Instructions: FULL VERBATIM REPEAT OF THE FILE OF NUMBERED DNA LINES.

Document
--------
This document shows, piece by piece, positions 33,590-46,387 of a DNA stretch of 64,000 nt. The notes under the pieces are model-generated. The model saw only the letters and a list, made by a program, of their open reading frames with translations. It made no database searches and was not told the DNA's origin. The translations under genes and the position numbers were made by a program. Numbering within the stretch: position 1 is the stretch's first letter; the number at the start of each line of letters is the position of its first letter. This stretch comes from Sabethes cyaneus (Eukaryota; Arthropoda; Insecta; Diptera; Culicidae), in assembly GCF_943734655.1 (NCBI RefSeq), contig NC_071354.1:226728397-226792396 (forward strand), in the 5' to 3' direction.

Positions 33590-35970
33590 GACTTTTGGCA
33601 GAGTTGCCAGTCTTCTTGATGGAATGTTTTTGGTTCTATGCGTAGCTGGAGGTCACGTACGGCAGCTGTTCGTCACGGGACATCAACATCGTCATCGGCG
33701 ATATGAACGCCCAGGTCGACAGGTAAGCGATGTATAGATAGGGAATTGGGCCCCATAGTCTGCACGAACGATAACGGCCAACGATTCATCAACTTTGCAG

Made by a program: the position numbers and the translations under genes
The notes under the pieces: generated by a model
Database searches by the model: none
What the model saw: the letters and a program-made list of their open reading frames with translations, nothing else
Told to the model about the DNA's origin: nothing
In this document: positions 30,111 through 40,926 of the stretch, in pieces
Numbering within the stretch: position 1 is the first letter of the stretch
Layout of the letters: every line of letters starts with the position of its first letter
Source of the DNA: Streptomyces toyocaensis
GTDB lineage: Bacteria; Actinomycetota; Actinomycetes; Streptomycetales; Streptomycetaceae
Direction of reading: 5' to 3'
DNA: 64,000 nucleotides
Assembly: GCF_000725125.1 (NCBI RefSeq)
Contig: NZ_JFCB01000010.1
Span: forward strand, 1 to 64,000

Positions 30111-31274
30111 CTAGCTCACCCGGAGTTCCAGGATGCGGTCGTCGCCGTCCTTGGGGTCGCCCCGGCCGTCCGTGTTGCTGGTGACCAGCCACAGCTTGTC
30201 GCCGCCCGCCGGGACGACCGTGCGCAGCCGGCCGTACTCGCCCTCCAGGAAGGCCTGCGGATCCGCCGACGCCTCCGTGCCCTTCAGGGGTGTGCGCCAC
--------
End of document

This document shows, piece by piece, positions 33,590-46,387 of a DNA stretch of 64,000 nt. The notes under the pieces are model-generated. The model saw only the letters and a list, made by a program, of their open reading frames with translations. It made no database searches and was not told the DNA's origin. The translations under genes and the position numbers were made by a program. Numbering within the stretch: position 1 is the stretch's first letter; the number at the start of each line of letters is the position of its first letter. This stretch comes from Sabethes cyaneus (Eukaryota; Arthropoda; Insecta; Diptera; Culicidae), in assembly GCF_943734655.1 (NCBI RefSeq), contig NC_071354.1:226728397-226792396 (forward strand), in the 5' to 3' direction.

Positions 33590-35970
33590 GACTTTTGGCA
33601 GAGTTGCCAGTCTTCTTGATGGAATGTTTTTGGTTCTATGCGTAGCTGGAGGTCACGTACGGCAGCTGTTCGTCACGGGACATCAACATCGTCATCGGCG
33701 ATATGAACGCCCAGGTCGACAGGTAAGCGATGTATAGATAGGGAATTGGGCCCCATAGTCTGCACGAACGATAACGGCCAACGATTCATCAACTTTGCAG

Made by a program: the position numbers and the translations under genes
The notes under the pieces: generated by a model
Database searches by the model: none
What the model saw: the letters and a program-made list of their open reading frames with translations, nothing else
Told to the model about the DNA's origin: nothing
In this document: positions 30,111 through 40,926 of the stretch, in pieces
Numbering within the stretch: position 1 is the first letter of the stretch
Layout of the letters: every line of letters starts with the position of its first letter
Source of the DNA: Streptomyces toyocaensis
GTDB lineage: Bacteria; Actinomycetota; Actinomycetes; Streptomycetales; Streptomycetaceae
Direction of reading: 5' to 3'
DNA: 64,000 nucleotides
Assembly: GCF_000725125.1 (NCBI RefSeq)
Contig: NZ_JFCB01000010.1
Span: forward strand, 1 to 64,000

Positions 30111-31274
30111 CTAGCTCACCCGGAGTTCCAGGATGCGGTCGTCGCCGTCCTTGGGGTCGCCCCGGCCGTCCGTGTTGCTGGTGACCAGCCACAGCTTGTC
30201 GCCGCCCGCCGGGACGACCGTGCGCAGCCGGCCGTACTCGCCCTCCAGGAAGGCCTGCGGATCCGCCGACGCCTCCGTGCCCTTCAGGGGTGTGCGCCAC